My kidney donation was the most common kind of donation — a direct donation. This means that my kidney was a suitable match for my intended recipient and went directly to her. During the process, I learned that if I was not a match, I could still help my friend by entering into a paired exchange.
I was not able to find official stats on how many transplants involve a paired exchange or donation chains and whether that is becoming more common. Direct donation was by far the most common amongst 278 survey respondents who answered the question.
I shared in the post about this survey’s sampling bias that I’ve been most fascinated by how the process and experience changes based on the living donors relationship to their recipient. Maybe it’s not that surprising that donors who came forward to benefit a family member or close friend were more likely to be part of a direct donation than donors who had no particular recipient in mind.
The social worker assigned to my case said I’d be surprised to realize many people who go through the process do not inspect the decision nearly as much as I did. If you’re reading this blog, I’m sure you’re not surprised to hear that. For me, this made the evaluation and decision-making process to be incredibly stressful.
At the end of the day, there is a high stakes decision to be made and, assuming they are medically fit, the prospective donor is really the only one can make the call. My personal secret weapon against the overthinking was to map out the scenarios I actually had control over and to establish clear boundaries for myself up front.
For example, “I will do it if X” but “I will not do it if Y.” I was all in if I had my family’s blessing but I was not willing to do a paired exchange. I could try to explain my rationale, but it really doesn’t matter. What matters was that it was my decision and I found it helpful to figure out upfront where I drew the line.
I asked other donors who were direct donors if they think they would have moved forward with a paired donation had they had not been a match for their intended recipient. Unlike me, 66% said they would have and another 10% said they were not sure.
I asked the respondents who were involved in donation chains how many recipients were involved in the chain they were a part of. It’s cool to see how many matches can be “unlocked” with one more person coming forward.
One of my concerns about a paired exchange was how it would impact my timeline. I wanted to help my friend, but I also wanted to get on with my life. Even as a direct donor, the waiting and timelines could be agonizing. I didn’t have a good frame of reference but I assumed that more variables would mean more waiting.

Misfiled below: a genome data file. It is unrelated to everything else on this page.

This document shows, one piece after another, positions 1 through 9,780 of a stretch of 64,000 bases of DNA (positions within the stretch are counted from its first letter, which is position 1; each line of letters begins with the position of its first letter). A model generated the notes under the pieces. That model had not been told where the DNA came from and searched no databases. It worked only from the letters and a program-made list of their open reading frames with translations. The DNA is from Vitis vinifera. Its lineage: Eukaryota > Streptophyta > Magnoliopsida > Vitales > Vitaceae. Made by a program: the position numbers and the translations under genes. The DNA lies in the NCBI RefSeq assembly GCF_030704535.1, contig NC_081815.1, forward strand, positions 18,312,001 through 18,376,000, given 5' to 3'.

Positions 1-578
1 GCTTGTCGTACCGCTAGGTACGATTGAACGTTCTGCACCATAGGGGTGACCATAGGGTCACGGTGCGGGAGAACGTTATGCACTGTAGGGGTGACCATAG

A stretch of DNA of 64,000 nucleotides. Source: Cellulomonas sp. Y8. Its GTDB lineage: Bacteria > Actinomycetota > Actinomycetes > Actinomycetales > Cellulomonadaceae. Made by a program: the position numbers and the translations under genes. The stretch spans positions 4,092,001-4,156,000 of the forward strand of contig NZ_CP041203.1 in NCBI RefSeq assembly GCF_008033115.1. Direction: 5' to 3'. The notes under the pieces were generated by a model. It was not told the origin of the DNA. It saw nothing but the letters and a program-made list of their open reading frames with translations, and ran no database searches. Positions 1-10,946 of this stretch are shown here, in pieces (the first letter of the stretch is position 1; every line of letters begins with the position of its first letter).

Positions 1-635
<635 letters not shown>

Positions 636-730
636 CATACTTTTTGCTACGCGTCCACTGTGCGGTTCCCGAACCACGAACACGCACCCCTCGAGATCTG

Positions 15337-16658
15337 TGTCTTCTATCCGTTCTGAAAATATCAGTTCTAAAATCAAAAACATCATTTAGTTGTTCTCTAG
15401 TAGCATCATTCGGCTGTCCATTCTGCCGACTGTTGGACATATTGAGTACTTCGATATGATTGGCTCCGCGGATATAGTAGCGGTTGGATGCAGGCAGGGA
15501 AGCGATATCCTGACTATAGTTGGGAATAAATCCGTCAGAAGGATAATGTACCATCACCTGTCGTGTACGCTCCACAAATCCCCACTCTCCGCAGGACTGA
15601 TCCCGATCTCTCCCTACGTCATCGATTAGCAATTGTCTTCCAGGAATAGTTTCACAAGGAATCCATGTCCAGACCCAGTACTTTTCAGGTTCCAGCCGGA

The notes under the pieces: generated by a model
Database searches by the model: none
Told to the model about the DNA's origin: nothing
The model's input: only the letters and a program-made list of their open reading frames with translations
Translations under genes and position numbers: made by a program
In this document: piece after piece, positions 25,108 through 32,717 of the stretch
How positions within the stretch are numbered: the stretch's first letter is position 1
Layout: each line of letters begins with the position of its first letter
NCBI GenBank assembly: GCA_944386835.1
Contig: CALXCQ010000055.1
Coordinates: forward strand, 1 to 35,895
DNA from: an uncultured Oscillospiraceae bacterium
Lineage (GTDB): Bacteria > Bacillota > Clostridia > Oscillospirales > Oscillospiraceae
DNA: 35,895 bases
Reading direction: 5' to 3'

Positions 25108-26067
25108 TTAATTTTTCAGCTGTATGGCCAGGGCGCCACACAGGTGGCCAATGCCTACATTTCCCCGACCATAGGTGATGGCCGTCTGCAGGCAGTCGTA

I asked the survey respondents who were part of a paired exchange how long it took to find a match. My guess is some recipients are harder to match than others, but think it’s encouraging that 60% found a pair within 6 months.
I didn’t realize until reading the answers to the open-ended questions that not all transplant centers offer paired exchanges and do not have much experience with that part of the donation process.
I wonder what would happen if more centers offered and more actively encouraged paired exchanges and donation chains over direct donations. Would people on the list get the kidneys they need faster? Would the list get any shorter? There are initiatives underway to try to get more people to come forward as living donors. I would love the doctors and mathematicians to also think through how we can maximize the impact of the donors who do come forward.
Relationship With The Recipient
I asked donors who were part of a chain or paired exchange a few questions about their relationship with their recipient.
Of the 61 paired and chain participants who answered the question, it’s pretty even between those who have an have not met their recipient. Keep in mind, many of the survey respondents were recent donors so these answers in particular may change over time.
34 survey respondents who have not or not yet met their recipients shared their feelings about not meeting their recipient. I thought those who were paired or chain donation to benefit a family member or close friend might be less bothered by not meeting the person who got their kidney, but there was no statistically significant variation based on who the intended recipient was.
Amongst the donors who have recipient, 27 shared their feelings on that part of the experience. These are pretty small numbers to start with and are really just meant to help illustrate how different individual experiences might be.
Similarly, I asked how often the donors in a paired exchange or donation chain who did meet their recipient kept in touch. This question is funny to me because I’m sure there’d be just as much variation if I asked how often they talked to their parents or siblings. Everyone is so different.